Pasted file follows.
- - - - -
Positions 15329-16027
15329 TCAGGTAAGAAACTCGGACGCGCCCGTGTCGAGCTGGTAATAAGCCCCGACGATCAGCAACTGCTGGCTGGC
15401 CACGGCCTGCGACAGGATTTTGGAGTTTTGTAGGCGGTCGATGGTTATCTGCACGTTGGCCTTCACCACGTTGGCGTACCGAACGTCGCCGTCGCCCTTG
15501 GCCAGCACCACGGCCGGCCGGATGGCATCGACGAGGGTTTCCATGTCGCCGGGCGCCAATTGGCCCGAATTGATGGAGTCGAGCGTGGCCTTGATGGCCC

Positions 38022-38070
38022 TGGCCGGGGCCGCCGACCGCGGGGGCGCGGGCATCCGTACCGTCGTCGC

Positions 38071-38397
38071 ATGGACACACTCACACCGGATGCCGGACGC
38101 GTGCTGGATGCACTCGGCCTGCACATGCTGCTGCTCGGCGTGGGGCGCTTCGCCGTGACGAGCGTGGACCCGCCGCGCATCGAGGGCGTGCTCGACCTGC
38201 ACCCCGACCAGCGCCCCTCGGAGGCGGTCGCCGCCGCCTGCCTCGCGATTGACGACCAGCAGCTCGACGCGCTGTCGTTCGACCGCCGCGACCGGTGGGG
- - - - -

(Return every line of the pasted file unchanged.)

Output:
Positions 15329-16027
15329 TCAGGTAAGAAACTCGGACGCGCCCGTGTCGAGCTGGTAATAAGCCCCGACGATCAGCAACTGCTGGCTGGC
15401 CACGGCCTGCGACAGGATTTTGGAGTTTTGTAGGCGGTCGATGGTTATCTGCACGTTGGCCTTCACCACGTTGGCGTACCGAACGTCGCCGTCGCCCTTG
15501 GCCAGCACCACGGCCGGCCGGATGGCATCGACGAGGGTTTCCATGTCGCCGGGCGCCAATTGGCCCGAATTGATGGAGTCGAGCGTGGCCTTGATGGCCC

Positions 38022-38070
38022 TGGCCGGGGCCGCCGACCGCGGGGGCGCGGGCATCCGTACCGTCGTCGC

Positions 38071-38397
38071 ATGGACACACTCACACCGGATGCCGGACGC
38101 GTGCTGGATGCACTCGGCCTGCACATGCTGCTGCTCGGCGTGGGGCGCTTCGCCGTGACGAGCGTGGACCCGCCGCGCATCGAGGGCGTGCTCGACCTGC
38201 ACCCCGACCAGCGCCCCTCGGAGGCGGTCGCCGCCGCCTGCCTCGCGATTGACGACCAGCAGCTCGACGCGCTGTCGTTCGACCGCCGCGACCGGTGGGG